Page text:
A fifth (21%) of employers say they are concerned about employees living with long-term chronic illnesses (such as diabetes, certain types of cancer or multiple sclerosis) according to research commissioned by GRiD, the industry body for the group risk sector. In line with current government focus, GRiD stresses the importance of retaining employees and facilitating their continued employment to improve the UK’s productivity but also because crucially, it is good for their employer and the individual too.
As of July 2023, 2.6 million of the 8.78 million economically inactive people in the UK stated long-term sickness as the reason, according to the Office for National Statistics.
Katharine Moxham, spokesperson for GRiD, said: “Staff resignations due to chronic illness are not inevitable. Employers who have support in place and are prepared to be flexible and accommodating can successfully retain those who live with long-term illnesses.”
Good work is good for people
It is widely recognised that good work is good for people. It can provide a social environment, a salary, contribute to a sense of self-worth and provide satisfaction: all helping an individual’s wellbeing. The opposite can also be true that when someone’s ability to remain in a stimulating work situation and the ability to support themselves financially is removed, the individual’s mental and physical health can deteriorate.
What robust support looks like
There are a number of ways for employers to consider if their support serves their employees and their organisation.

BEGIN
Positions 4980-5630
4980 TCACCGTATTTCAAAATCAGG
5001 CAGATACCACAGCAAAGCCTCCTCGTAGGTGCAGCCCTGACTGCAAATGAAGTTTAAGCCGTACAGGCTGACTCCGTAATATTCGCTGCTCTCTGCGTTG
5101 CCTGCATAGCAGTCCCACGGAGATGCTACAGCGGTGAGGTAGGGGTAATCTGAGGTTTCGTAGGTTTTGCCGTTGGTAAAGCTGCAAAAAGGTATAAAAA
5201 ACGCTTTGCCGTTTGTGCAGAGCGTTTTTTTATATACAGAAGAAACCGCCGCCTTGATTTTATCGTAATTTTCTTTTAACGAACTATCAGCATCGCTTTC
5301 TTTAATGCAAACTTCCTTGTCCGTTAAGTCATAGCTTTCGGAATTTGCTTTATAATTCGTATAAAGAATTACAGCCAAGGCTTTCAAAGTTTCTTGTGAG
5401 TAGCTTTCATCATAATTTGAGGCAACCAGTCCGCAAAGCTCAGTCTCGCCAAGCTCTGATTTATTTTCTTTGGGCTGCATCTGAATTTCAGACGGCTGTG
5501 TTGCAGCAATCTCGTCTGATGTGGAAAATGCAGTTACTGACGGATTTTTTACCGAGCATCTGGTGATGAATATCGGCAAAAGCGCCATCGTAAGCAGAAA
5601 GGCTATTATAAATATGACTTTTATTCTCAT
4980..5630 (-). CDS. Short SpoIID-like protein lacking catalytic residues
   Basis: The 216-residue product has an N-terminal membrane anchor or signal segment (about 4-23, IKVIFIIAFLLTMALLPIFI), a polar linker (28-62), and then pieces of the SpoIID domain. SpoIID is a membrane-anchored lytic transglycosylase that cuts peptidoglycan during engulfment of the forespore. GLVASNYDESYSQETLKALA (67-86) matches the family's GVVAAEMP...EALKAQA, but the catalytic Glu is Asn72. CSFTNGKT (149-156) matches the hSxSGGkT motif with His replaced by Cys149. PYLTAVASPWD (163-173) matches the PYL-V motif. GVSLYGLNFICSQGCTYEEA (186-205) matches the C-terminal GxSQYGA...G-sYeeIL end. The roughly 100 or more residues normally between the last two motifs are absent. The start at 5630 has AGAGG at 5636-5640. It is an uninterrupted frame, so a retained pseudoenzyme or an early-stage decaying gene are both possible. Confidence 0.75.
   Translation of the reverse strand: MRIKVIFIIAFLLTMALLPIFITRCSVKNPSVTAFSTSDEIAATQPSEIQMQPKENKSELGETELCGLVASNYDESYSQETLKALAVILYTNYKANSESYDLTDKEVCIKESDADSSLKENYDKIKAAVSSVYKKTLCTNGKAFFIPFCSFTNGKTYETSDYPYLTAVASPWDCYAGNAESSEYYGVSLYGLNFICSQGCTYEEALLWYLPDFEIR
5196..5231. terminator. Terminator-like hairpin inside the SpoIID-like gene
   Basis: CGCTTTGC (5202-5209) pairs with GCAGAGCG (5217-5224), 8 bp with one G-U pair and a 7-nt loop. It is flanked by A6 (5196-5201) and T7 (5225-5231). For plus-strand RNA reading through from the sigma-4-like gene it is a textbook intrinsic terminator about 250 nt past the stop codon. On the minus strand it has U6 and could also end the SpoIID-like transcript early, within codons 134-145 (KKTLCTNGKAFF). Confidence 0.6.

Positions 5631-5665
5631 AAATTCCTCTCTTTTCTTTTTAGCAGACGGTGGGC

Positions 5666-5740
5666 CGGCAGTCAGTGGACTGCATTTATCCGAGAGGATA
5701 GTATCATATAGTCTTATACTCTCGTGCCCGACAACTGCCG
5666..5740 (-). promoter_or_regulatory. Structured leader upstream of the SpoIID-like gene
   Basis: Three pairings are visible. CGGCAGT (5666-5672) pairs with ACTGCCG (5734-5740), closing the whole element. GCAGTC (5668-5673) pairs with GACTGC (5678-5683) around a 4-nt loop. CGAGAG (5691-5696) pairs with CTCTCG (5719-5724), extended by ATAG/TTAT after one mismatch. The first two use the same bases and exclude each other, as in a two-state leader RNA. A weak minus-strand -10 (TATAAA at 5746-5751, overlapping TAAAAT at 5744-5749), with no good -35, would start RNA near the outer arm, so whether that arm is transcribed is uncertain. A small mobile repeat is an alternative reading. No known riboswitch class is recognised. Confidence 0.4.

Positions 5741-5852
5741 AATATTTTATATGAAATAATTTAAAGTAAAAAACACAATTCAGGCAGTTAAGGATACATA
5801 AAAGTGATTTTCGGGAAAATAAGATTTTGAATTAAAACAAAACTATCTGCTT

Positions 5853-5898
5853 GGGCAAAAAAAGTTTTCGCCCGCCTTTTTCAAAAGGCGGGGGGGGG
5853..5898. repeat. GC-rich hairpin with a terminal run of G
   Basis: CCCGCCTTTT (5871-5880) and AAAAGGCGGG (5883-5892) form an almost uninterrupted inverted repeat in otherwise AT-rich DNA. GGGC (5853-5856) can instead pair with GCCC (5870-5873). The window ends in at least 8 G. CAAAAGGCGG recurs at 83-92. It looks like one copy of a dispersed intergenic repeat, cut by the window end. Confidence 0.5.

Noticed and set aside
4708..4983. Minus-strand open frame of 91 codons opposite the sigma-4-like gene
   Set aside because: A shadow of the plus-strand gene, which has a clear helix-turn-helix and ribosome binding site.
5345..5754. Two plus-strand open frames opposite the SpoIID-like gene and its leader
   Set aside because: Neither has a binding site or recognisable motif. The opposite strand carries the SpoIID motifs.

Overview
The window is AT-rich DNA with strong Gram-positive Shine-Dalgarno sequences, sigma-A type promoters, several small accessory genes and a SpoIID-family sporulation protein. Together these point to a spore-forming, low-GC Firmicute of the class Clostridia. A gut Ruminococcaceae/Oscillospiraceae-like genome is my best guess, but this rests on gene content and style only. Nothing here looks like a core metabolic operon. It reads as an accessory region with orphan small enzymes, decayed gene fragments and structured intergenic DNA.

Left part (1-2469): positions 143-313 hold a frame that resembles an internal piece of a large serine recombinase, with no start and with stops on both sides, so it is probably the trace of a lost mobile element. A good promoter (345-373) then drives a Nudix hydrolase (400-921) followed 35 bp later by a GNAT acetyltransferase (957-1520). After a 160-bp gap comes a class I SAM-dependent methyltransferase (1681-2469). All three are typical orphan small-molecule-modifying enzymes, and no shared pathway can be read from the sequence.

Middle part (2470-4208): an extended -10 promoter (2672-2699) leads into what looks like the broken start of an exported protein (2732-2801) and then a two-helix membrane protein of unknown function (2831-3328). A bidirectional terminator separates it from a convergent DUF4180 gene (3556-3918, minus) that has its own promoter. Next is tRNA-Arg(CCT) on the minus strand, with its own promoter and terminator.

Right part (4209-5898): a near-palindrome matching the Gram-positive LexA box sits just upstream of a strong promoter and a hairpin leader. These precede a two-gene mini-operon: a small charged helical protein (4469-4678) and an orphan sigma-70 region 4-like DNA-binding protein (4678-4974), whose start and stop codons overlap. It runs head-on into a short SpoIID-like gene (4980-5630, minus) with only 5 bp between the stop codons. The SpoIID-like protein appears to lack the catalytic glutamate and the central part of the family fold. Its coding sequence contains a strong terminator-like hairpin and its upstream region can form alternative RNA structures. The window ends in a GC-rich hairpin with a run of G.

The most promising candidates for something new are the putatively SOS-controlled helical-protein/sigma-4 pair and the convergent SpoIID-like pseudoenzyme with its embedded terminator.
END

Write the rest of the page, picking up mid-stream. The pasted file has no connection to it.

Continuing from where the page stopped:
As well as offering preventative support, employee benefits should help employees back into work when they have had time off ill. Access to fast-track vocational rehab, talking therapies, virtual GP, second medical opinion services and health apps can all be vital in helping an employee return to work. Such support can also help employees feel part of the team and cared for.
Once they have returned, support also needs to help staff stay in work. This may involve helping them manage symptoms, and might include reasonable adjustments, flexibility, or other more specialised interventions to enable them to continue working.
Support should also be available for HR teams and line managers who have staff with chronic conditions, and can include HR and legal helplines as well as help with mediation.
Employee benefits such as employer-sponsored life assurance, income protection and critical illness – collectively known as group risk benefits – offer a powerful solution that encompasses all such support.
Katharine Moxham said: “What ‘good work’ looks like may differ for an employee before and after the diagnosis of a long-term illness. And while the government is considering different ways to reduce the UK’s economically inactive population, we would encourage employers not to wait to see what solution is suggested. Support is already available, and those employers who make the most of it will be the winners.”